Buying in Turkey's property market as a foreigner
Planning to spend your vacation in Turkey? If you're looking for a new home, retirement destination, or investment opportunity, Turkey may be the place for you. There is a wide variety of exciting cities and relaxing beach resorts to choose from in this enormous country. The inexpensive property is certainly a major selling point.
Here, you'll find a comprehensive overview of the steps required to purchase real estate in Turkey as a foreigner. We'll talk about the process of obtaining a "Golden Visa" to Turkey so that you can retire in Fethiye's warm climate, as well as the cost of purchasing property in Bodrum.
But first, let's take a glance at Turkey's real property market.
Just how stable is Turkey's real property market?
Over the past year or so, property prices in Turkey have skyrocketed, increasing by as much as 30 percent in early 2021. As a result, the market is tilted in favor of sellers. However, there has been a recent uptick in home building and rehabilitation projects2, which speaks well for potential buyers.
Over the past few years, interest from international buyers has skyrocketed for real estate in Turkey. This fell because of the Covid-19 pandemic1, but local demand and falling interest rates2 have kept the real property market afloat.
Can non-Turkish citizens purchase property in Turkey?
In order to buy real property in Turkey, you need neither Turkish citizenship nor permanent residency. However, foreigners may still need to apply for a visa or resident permit in addition to buying a home in Turkey before they may legally reside there.
- Before beginning a property search in Turkey, international buyers should also be aware of the following restrictions:
- The maximum amount of property that a foreigner can buy in Turkey is 30 hectares.
In military restricted and military zones, real property transactions are prohibited.
Can one feel safe buying property in Turkey?
Getting accustomed to the local legal system is just one of the many reasons why buying property abroad will always feel riskier than doing it at home.
Foreign buyers haven't always looked favorably on Turkey's real property sector. Some prior buyers were put off by reading horrific stories about scams, fraud, and other difficulties. The good news is that the Turkish government has tightened restrictions to safeguard buyers and cut down on real estate fraud in response to rising international investment.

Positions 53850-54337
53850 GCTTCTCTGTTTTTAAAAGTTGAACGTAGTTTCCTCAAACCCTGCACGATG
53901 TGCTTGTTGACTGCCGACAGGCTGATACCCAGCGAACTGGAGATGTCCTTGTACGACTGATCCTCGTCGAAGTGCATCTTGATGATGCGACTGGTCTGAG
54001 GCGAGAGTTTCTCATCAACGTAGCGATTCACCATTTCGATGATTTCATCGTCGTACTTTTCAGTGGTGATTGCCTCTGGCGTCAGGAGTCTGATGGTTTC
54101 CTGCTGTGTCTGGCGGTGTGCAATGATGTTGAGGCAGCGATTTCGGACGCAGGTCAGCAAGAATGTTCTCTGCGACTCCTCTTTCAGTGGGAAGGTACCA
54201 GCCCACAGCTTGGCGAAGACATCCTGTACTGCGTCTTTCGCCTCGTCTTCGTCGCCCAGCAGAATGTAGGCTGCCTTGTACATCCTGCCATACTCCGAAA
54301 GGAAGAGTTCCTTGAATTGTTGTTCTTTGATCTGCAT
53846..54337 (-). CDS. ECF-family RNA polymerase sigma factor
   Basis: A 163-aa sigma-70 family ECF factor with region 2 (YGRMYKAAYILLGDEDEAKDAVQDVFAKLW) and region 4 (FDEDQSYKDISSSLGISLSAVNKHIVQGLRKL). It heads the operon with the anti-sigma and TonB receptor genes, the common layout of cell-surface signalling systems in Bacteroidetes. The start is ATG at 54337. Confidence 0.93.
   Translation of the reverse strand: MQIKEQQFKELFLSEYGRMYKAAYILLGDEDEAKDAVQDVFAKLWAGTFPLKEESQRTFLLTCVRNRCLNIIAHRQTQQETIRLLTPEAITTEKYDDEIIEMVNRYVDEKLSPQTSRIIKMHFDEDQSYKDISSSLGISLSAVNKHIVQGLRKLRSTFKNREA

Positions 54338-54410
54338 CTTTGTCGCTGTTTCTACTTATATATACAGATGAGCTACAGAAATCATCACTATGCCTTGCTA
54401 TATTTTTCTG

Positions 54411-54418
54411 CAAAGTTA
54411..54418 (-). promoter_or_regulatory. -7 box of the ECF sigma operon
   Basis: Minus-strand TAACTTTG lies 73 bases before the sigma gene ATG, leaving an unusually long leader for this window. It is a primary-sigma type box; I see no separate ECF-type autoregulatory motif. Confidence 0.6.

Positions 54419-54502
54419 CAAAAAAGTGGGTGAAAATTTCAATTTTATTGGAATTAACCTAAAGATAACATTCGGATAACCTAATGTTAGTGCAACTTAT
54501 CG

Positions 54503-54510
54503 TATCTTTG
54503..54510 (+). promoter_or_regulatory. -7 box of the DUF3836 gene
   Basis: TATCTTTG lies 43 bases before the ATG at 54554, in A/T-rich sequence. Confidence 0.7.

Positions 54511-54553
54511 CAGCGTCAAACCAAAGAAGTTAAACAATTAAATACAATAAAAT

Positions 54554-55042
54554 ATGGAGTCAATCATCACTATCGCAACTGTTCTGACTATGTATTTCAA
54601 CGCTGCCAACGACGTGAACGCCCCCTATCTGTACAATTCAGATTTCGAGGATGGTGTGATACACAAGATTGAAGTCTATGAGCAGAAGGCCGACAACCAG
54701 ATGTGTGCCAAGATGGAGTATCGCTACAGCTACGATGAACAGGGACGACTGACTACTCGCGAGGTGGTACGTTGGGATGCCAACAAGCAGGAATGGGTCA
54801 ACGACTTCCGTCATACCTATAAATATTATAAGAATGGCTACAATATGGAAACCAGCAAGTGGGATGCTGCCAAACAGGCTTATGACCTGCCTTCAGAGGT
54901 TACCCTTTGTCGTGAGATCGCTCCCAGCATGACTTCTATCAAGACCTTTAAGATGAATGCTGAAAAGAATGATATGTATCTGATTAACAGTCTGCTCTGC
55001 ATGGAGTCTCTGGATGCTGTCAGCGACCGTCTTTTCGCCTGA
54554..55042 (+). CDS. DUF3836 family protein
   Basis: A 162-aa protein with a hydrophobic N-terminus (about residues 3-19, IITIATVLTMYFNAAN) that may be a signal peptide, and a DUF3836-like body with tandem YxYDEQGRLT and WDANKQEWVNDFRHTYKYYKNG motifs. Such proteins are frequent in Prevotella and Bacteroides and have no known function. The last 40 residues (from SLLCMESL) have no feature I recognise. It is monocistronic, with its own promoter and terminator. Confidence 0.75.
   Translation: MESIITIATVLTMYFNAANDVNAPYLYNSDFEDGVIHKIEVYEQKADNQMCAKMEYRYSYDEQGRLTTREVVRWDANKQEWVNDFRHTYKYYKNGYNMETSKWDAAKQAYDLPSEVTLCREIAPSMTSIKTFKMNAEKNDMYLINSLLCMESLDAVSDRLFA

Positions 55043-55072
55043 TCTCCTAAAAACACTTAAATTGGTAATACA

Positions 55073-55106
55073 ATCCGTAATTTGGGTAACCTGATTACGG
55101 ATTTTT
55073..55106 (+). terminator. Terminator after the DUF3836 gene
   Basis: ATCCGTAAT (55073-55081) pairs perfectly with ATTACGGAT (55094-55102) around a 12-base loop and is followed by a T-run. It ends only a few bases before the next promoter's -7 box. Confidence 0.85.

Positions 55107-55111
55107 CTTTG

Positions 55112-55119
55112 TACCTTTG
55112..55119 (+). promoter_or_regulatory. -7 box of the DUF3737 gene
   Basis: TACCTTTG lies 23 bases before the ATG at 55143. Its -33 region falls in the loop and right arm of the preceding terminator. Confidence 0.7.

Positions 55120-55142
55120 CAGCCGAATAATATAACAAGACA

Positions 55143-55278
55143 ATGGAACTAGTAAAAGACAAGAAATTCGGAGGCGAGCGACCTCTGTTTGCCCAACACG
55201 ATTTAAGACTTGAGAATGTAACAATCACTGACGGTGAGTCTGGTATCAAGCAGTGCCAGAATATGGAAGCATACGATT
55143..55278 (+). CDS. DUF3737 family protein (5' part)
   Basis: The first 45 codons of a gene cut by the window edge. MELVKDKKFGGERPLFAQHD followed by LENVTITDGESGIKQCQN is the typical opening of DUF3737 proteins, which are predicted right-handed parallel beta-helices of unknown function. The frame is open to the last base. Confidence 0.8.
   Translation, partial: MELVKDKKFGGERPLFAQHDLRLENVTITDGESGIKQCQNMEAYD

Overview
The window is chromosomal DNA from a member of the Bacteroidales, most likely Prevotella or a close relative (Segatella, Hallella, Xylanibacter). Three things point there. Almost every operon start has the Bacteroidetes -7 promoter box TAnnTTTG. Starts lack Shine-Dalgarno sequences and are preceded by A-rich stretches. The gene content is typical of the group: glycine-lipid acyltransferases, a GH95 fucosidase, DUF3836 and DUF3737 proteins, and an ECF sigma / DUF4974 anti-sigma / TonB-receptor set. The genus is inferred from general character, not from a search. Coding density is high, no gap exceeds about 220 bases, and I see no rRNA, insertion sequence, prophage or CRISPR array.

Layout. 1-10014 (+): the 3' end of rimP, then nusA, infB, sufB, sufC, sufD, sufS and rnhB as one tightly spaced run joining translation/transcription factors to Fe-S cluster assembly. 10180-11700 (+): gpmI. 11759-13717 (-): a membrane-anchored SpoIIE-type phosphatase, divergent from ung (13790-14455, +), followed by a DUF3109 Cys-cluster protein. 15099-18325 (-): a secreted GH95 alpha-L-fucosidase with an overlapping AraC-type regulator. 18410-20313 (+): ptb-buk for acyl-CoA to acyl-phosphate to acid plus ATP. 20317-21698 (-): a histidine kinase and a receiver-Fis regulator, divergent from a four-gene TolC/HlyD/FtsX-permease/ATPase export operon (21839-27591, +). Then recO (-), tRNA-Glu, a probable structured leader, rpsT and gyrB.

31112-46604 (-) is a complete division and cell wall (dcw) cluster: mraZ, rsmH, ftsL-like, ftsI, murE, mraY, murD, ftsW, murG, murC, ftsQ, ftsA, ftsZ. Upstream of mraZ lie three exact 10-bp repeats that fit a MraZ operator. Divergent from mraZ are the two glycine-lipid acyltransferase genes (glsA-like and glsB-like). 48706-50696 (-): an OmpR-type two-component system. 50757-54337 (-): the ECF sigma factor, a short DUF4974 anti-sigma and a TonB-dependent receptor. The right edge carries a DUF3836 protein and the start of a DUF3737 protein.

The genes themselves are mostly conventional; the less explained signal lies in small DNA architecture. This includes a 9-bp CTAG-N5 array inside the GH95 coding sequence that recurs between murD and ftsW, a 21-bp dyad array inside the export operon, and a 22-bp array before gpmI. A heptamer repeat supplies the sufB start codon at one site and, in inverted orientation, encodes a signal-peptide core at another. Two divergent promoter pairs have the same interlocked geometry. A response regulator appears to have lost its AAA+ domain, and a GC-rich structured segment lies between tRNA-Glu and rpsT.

It's still important to take precautions:
- Checking the credentials of potential lawyers and real estate agents in great detail.
- The use of professionals who are fluent in English to ensure there is no room for misunderstanding.
Can I possess Turkish citizenship by buying property in Turkey?
Turkey, like a number of other countries, offers a "Golden Visa" scheme that, in exchange for a financial commitment, allows foreigners the right to live and work in the country permanently.
Investing in Turkey in many ways, such as opening a business or depositing a particular amount of money in a Turkish bank, can lead to citizenship.
But if you spend $250,000 or more on Turkish real estate, you can become a citizen (or the equivalent in other currencies). You can apply for Turkish citizenship as soon as you receive your permanent residence card after buying a house in Turkey. It may take you as long as three to six months to get your Turkish passport.
When estimating a budget, how much might one expect to spend on a property in Turkey?
The question of how much money it will need to buy a property in Turkey is now before us. Buying real property in Turkey is typically far more cost-effective than in the United Kingdom, though this varies widely depending on the specifics of your purchase and the location.